Joel Landry and Seth Blumsack, professors from Penn State, discuss economic views on climate change along with the benefits and damages that go along with climate change actions. See related resources below.
November 19th, 2019
Students joined the Department of Conservation and Natural Resources personnel in a conversation about Pennsylvania’s changing climate and the role they can play in helping to shape Pennsylvania’s future through adaptation and mitigation efforts. These include conservation at a landscape level; retaining and planting forests, urban trees and stream buffers for carbon sequestration and water quality; high-performance building and renewable energy use; sustainable transportation; connecting young people to the outdoors; and adapting to different demands and seasons for recreation. See related resources below.
October 29th, 2019
Shored Up is an award-winning documentary that asks tough questions about our coastal communities and our relationship to the land. What will a rising sea do to our homes, our businesses, and the survival of our communities? Can we afford to pile enough sand on our shores to keep the ocean at bay? Our development of the coastlines put us in a tough predicament, and it’s time to start looking for solutions. A screening of the film was followed by a question and answer sessions with Ben Kalina, director and producer of Shored Up. See related resources below.
October 17th, 2019
Richard Evans, an NPS ecologist since 1992, presented evidence for the climate changes at the Delaware Water Gap National Recreation Area (and how it may change in the future).The DEWA has taken steps to reduce its greenhouse gas emissions and adapt to the changing climate. Evans discussed the continuing research and monitoring of hemlock forests and brook trout at DEWA, which have been and continue to be affected by climate change. See related resources below.
March 28th, 2019 - 6:00pm Life Sciences Auditorium, Co-Sponsored by the Bucks County Audubon Society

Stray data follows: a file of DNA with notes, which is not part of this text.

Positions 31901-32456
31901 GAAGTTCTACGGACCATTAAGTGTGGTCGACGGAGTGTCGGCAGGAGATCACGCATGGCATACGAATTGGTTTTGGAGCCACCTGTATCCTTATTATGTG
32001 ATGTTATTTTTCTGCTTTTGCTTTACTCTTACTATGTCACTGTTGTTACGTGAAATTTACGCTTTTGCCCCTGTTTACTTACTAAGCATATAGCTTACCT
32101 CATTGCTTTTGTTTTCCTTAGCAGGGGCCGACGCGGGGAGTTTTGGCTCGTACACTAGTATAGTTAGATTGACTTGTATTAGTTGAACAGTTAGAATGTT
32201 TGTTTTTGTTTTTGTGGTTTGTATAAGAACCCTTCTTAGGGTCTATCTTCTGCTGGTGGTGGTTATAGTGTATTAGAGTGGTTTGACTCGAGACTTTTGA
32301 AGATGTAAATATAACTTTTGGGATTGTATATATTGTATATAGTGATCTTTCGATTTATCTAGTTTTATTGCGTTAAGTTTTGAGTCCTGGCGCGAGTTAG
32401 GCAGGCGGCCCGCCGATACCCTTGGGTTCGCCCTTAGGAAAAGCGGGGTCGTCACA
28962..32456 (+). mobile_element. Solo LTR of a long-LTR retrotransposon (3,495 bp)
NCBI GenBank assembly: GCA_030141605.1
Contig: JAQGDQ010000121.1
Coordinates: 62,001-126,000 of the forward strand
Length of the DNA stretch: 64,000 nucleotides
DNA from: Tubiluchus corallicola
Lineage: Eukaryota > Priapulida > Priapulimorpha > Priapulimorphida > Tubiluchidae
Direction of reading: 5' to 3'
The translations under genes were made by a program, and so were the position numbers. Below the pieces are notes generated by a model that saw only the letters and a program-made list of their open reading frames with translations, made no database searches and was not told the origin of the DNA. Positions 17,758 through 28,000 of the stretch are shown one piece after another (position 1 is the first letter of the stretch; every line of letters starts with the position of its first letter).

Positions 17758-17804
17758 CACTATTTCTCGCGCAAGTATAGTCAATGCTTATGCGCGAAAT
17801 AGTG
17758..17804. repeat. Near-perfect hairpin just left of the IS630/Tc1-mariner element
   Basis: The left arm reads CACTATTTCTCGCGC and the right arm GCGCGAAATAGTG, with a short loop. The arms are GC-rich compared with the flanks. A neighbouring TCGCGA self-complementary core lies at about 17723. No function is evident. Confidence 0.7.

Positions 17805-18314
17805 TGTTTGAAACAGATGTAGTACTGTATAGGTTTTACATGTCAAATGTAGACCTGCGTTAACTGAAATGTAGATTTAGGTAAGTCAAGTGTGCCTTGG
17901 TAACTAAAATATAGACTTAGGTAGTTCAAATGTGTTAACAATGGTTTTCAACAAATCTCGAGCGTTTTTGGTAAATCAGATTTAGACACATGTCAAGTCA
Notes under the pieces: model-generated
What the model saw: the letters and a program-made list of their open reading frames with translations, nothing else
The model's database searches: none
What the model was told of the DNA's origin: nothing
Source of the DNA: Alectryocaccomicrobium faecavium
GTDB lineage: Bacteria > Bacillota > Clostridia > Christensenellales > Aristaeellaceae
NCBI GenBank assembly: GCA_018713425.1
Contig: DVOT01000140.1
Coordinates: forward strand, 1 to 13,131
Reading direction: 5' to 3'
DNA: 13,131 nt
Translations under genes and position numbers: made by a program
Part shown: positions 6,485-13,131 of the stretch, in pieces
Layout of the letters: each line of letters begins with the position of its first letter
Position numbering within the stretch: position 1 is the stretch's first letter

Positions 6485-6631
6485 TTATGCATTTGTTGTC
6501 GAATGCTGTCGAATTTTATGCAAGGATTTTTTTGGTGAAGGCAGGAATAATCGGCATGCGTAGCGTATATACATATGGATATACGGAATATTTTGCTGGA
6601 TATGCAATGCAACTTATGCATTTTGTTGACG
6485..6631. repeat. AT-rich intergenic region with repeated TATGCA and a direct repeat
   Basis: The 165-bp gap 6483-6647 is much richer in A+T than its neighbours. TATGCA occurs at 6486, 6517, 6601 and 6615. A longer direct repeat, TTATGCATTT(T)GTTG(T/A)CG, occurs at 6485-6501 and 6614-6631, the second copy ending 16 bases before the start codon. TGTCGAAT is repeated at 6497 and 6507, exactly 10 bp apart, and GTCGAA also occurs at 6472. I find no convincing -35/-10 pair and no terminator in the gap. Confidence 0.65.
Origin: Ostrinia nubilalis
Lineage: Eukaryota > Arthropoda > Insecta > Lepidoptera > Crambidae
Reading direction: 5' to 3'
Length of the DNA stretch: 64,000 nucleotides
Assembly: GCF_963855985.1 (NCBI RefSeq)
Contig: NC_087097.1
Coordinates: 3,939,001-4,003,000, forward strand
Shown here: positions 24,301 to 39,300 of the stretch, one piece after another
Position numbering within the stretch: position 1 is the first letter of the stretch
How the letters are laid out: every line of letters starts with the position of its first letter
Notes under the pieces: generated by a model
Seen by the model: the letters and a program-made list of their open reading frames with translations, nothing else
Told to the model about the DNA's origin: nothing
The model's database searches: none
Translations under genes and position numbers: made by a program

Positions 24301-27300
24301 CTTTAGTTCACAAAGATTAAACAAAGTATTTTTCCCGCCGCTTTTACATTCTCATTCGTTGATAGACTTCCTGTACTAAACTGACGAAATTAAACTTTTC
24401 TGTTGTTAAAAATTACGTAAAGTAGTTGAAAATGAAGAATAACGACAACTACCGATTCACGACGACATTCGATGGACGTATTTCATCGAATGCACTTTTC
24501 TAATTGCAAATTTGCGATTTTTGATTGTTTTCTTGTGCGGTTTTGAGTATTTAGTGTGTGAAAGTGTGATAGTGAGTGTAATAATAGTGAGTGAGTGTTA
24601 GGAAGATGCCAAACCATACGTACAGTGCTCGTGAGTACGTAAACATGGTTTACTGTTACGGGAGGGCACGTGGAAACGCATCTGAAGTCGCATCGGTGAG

Reporters covering climate change face an extremely difficult task. The prolonged, complex, and extensive scope of the climate crisis requires strategies and frames for coverage. If climate journalism is to improve in both scope and rigor, reporters must specifically name and reveal the sources/perpetrators of climate change, identify the most severely impacted, and feature different knowledge, experiences, and solutions. In this talk, Hanna E. Morris discussed how journalists in the United States are currently covering the climate crisis, the challenges these journalists face, and possible avenues for improvement.
Hanna E. Morris is a doctoral student at the Annenberg Hanna School for Communication at the University of Pennsylvania, where she researches media, culture, and climate change. She was the recipient of the 2017 New Directions for Climate Communication Research Fellowship awarded by the International Association for Media and Communication Research (IAMCR) and the International Environmental Communication Association (IECA). She is the graduate student representative on the Board of Directors for the IECA and has several forthcoming reviews and publications. Morris completed her Master of Science in Media and Communications at the London School of Economics (LSE) and Bachelor of Science in Society and Environment with a concentration in Global Environmental Politics at the University of California, Berkeley.